7-12 Head depth 70.3 47 61.7-75.4 69.3±2.2
1-24 Mouth length 46.2 46 36.2-50.5 42.7±3.7
21-22 Mouth width 42.0 46 34.4-46.4 39.9±3.2
22-23 Barbel length 13.6 46 9.7-19.6 13.8±2.5

Head and body covered by odontodes of uniform size and distribution. Enlarged odontodes on anterodorsal border of pectoral-fin spine. Cheek odontodes hypertrophied with anteriorly curved hooks on the tips; longest odontode extending to posterior cleithrum margin. Interorbital space flat or slightly convex. Eye dorsolaterally placed; orbit diameter 12.5-16.8% HL. Iris operculum present. Nares small and ovoid, slightly longer than wide.

Oral disk round, maxillary barbels of moderate length (10-20% HL). Lips papillate; small patch of elongate fleshy papillae behind each dentary tooth row (Fig. 2). Border of lips smooth, without papillae. Teeth spoon-shaped and unicuspidate or with very small lateral cusp. Premaxillary teeth 3-7 per ramus (mode 4), mandibular teeth 4-7 per ramus (mode 5). Premaxillary tooth rows angled at approximately 90º, dentary tooth rows acutely angled at approximately 50º or nearly parallel (Fig. 2).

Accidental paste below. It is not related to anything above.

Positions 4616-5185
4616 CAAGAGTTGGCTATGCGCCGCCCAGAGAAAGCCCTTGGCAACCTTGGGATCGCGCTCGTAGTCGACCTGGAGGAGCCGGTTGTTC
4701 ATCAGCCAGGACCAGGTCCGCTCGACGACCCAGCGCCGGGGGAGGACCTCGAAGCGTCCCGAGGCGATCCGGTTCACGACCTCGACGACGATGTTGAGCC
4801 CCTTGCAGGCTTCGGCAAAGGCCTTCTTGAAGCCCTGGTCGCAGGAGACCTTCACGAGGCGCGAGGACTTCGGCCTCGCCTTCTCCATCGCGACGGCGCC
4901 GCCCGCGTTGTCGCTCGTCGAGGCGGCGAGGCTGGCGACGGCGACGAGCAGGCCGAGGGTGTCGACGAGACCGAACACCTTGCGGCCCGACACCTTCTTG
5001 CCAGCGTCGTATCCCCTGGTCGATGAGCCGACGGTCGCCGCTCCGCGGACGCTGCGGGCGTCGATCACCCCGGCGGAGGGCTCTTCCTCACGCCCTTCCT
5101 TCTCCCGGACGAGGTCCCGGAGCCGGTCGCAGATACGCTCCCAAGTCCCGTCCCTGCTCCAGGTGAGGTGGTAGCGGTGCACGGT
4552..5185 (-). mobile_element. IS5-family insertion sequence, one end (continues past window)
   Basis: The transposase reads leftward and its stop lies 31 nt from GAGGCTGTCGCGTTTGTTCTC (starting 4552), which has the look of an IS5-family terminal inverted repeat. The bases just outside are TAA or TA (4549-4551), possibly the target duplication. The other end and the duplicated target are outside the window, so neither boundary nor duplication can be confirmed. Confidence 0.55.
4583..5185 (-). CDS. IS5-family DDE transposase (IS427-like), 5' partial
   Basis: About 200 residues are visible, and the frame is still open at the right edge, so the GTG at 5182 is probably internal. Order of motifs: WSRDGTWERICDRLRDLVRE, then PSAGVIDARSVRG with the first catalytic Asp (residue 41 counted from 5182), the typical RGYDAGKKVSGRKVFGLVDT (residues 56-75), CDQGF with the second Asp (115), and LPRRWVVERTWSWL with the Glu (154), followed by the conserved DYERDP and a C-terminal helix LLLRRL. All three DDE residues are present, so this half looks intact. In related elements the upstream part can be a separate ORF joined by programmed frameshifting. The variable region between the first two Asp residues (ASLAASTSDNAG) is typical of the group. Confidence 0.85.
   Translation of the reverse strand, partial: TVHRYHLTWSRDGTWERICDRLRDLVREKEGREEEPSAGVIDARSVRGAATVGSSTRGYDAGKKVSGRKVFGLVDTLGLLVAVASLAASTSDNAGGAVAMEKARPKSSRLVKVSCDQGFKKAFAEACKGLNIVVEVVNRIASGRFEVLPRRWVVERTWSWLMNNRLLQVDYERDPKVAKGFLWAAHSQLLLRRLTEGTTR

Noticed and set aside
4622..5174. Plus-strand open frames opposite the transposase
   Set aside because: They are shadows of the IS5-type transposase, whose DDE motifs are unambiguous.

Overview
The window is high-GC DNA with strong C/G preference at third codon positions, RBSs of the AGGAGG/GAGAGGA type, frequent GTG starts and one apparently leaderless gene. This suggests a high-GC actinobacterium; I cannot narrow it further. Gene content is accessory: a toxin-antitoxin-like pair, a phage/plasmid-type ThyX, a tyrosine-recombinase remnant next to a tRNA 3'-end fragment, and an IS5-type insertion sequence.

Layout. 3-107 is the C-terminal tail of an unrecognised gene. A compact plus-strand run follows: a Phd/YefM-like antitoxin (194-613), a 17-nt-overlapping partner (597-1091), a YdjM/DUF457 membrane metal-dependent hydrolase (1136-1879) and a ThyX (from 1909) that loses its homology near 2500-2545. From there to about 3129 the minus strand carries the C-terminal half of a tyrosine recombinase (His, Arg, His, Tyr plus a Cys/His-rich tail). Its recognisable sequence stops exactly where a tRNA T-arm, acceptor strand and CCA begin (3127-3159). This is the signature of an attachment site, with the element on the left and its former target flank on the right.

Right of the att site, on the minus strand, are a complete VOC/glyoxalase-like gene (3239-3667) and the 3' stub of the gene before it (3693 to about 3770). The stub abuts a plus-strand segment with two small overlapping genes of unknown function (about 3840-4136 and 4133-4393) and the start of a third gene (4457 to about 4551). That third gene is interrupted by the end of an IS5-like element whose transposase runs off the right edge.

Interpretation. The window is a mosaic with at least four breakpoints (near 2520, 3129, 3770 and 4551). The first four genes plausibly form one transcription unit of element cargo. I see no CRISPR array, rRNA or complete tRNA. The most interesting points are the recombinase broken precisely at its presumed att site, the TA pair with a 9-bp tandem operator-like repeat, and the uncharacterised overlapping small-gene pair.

Head and body plated dorsally, except for small naked area around dorsal-fin base; some specimens with naked area at tip of snout. Supraoccipital bordered posteriorly by 2-3 (mode 3) plates on each side. Abdomen of adults ranging from incompletely plated (plates only in pectoral girdle, along sides, and posterior to pelvic fin) to nearly completely covered by small irregularly arranged platelets, with a small naked area around pelvic-fin origin and the urogenital orifice. Abdomen of juveniles of 70 mm SL or less naked or with only very few plates on the border with inframedian plates. Large naked area dorsally to pelvic-fin base, below ventral margin of inframedian plate row; sometimes showing 1-3 small plates. Body with pronounced lateral ridge extending from cleithrum to posterior margin of fifth or sixth plate of the inframedian plate row, decreasing in prominence posteriorly. Trunk without elevated ridges. 7-8 plates on dorsal-fin base (mode 7), 5-7 plates between dorsal and adipose fin (mode 6), usually 1 azygous preadipose plate, 6-8 plates between adipose and caudal fin (mode 7), 2 plates on anal-fin base, 11-12 scutes between anal and caudal fin (mode 11), and 24-25 lateral plates (mode 25).